A snowclone sounds like it could be cool (Is it a weather event? A ski move? A new kind of dessert?) but in fact, the term is almost always used pejoratively. It’s a template device often used in memes and clichés where X, Y, Z, etc. can be replaced by any word. So: to snowclone or not to snowclone? Let’s answer that question.
A snowclone is a phrasal template where certain words may be replaced by others. For example:
If X is Y, then I don’t want to be Z.
While this may look like an algebra equation, think of it as a “fill in the blank” template similar to Mad Libs. Each letter can be replaced by a word or phrase. For example: “If loving you (X) is wrong (Y), then I don’t want to be right (Z)!” Snowclones typically follow a familiar pattern like this where words can be inserted in a particular order.
The word snowclone was coined by American linguists Geoffrey K. Pullum and Glen Whitman. In 2003, Pullum published a blog post called Phrases for Lazy Writers in Kit Form where he stated, “The thing we need a name for is a multi-use, customizable, instantly recognizable, time-worn, quoted or misquoted phrase or sentence that can be used in an entirely open array of different jokey variants by lazy journalists and writers.”
Then in 2004 Pullman wrote about his colleague Glen Whitman’s suggested term snowclone. The name originates from the clichéd observation that Eskimos have multiple words for snow.
If Eskimos have [number] words for snow, X must have [number] words for Y.
For several years afterwards, Pullman documented instances of snowclones on his blog. Eventually, other bloggers began using the term.
There are many snowclones that people use in everyday life, often without even realizing it. For example:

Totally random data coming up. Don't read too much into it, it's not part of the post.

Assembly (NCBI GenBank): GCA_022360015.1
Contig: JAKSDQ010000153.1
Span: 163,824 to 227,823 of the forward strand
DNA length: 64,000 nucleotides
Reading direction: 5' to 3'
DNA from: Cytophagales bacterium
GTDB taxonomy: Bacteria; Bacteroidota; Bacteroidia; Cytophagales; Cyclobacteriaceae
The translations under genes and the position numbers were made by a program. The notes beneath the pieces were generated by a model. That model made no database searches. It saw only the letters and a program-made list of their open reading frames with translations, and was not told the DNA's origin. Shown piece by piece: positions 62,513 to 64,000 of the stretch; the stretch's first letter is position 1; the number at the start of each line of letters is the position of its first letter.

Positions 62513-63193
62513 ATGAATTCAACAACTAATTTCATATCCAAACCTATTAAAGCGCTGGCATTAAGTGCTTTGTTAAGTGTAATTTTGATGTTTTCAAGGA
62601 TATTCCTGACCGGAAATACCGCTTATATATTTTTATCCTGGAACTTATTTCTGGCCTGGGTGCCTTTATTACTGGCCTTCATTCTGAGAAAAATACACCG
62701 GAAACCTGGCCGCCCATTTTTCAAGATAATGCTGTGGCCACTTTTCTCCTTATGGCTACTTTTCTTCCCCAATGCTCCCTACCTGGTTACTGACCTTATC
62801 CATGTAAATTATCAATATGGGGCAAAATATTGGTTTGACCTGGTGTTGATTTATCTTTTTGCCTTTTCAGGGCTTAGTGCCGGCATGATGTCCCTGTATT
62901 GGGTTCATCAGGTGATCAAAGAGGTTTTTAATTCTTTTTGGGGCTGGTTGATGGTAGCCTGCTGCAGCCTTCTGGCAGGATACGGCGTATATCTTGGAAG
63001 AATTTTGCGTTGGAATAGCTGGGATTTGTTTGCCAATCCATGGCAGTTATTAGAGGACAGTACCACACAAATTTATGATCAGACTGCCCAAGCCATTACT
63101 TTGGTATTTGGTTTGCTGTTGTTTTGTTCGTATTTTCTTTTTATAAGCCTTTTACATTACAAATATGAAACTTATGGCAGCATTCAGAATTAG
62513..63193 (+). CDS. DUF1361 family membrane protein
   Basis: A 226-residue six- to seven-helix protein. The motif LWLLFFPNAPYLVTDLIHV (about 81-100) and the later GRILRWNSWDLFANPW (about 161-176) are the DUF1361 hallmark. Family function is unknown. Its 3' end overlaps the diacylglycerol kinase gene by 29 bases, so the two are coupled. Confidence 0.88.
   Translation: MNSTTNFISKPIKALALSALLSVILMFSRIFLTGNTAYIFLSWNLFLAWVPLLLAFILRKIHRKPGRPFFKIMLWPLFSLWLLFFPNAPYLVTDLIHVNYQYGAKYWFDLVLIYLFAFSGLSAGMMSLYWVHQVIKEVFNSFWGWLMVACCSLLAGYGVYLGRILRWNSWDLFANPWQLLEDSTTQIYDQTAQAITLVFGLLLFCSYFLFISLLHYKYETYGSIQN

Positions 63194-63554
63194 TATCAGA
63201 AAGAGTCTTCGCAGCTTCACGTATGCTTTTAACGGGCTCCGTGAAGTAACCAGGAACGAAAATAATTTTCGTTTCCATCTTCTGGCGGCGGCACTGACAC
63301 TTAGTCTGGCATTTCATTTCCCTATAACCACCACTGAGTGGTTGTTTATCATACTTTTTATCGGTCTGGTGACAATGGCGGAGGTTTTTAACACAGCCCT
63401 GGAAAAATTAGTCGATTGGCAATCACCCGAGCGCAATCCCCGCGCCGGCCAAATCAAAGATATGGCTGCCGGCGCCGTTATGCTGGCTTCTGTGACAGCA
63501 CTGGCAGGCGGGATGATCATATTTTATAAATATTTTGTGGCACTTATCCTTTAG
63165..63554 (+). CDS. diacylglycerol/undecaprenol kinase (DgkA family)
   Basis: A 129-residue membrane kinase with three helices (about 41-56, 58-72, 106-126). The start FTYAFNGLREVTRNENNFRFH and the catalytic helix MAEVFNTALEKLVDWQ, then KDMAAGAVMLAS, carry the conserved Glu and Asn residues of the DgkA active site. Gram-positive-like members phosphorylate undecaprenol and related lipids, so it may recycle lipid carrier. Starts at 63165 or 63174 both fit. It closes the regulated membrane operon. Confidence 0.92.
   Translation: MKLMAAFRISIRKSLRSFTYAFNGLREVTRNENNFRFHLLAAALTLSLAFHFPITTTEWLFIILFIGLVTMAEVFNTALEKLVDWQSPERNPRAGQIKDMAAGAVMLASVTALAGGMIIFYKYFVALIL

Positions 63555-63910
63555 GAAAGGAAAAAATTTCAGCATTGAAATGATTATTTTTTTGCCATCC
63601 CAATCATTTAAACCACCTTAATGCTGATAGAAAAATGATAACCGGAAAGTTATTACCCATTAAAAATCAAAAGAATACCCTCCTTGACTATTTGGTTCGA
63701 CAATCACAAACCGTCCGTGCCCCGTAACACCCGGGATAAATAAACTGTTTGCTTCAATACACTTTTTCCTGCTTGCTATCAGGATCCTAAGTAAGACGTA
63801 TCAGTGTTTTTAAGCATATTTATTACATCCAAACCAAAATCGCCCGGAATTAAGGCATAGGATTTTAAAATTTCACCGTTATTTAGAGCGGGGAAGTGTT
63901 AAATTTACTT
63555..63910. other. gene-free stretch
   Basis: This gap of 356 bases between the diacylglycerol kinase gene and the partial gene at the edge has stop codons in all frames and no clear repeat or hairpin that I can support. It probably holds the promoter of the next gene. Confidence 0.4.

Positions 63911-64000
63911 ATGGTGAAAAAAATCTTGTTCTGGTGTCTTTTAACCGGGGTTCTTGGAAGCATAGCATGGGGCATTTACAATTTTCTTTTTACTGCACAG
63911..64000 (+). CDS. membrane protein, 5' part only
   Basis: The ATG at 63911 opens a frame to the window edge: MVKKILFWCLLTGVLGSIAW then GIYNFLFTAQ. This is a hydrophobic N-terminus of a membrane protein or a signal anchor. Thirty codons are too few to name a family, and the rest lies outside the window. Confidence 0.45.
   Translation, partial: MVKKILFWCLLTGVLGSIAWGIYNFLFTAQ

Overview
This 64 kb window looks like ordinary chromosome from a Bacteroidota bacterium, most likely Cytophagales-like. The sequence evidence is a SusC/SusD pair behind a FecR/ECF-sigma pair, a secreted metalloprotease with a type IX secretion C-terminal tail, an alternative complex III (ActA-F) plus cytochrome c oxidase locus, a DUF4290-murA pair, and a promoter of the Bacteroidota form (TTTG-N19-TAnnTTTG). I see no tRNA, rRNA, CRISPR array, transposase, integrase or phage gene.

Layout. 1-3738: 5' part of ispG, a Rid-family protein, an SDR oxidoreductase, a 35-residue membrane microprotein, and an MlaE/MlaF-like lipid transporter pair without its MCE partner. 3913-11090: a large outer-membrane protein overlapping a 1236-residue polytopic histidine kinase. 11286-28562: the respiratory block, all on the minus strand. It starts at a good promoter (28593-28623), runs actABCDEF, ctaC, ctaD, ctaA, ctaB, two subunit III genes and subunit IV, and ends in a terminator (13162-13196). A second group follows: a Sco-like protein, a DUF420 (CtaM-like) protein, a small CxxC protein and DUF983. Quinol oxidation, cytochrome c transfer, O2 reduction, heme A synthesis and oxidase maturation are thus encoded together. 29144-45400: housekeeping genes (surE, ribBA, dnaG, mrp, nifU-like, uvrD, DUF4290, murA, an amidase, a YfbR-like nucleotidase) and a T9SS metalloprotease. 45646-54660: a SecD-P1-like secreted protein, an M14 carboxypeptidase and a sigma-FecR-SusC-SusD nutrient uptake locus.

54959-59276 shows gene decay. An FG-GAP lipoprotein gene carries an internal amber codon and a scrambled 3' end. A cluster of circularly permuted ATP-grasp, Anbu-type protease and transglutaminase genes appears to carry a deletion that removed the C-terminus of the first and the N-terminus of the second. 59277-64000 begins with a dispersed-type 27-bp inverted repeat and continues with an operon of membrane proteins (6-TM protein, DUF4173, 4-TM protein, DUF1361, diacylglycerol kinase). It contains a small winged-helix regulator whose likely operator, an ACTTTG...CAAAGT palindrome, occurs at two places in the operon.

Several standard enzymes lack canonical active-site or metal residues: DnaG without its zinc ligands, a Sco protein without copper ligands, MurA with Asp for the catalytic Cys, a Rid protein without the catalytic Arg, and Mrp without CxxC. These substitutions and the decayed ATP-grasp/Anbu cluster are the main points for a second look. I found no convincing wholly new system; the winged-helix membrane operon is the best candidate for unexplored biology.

In Soviet Russia, Y Xs you!
This popular phrasal template known as the Russian reversal was popularized by Russian comedian Yakov Smirnoff and has become a popular meme format in the internet age. The X and Y can be replaced with any subject and verb to create an inversion. For example: “In Soviet Russia, television watches you!”
To X or not to X?
This is a play on “to be or not to be” from Shakespeare’s Hamlet. The verb “to be” can be replaced by anything, such as “to drink or not to drink”
X and Y and Z — oh my!
The legendary line “lions and tigers and bears, oh my!” from The Wizard of Oz can apply to anything by simply replacing “lions and tigers and bears” with words of your choice. For instance, you can order “eggs and bacon and toast — oh my!”
When happens in X stays in X.
Everyone has heard the cliché “what happens in Vegas stays in Vegas,” but you can substitute “Vegas” for any location and the meaning will remain the same. If you say, “What happens at my house stays at my house” it is understood to be a reference to “what happens in Vegas stays in Vegas”; both carry the meaning that whatever happens in this place is not to be talked about.
X is X.
This snowclone template was popularized by Gertrude Stein’s “rose is a rose is a rose” and can apply to any situation where a word is repeated. You’ve all heard “Love is love” or “fair is fair,” but you can make a snowclone with this template using any word you choose.
While snowclones can be fun, especially in memes, you should avoid using them in general. Much like any cliché, the snowclone can be tired and conventional. To see if a phrase qualifies as a snowclone, check out the Snowclone Database.
You can also ask yourself how else you could convey the same message and how much of your audience will “get” the reference you’re making. If there is another way to express this idea, go with that! After all, clichés are clichés for a reason, but your creativity is unique to you.
It’s important to identify snowclones when you come across them so you can avoid them in your own writing. While you’re here, explore some other devices you can use to engage your readers.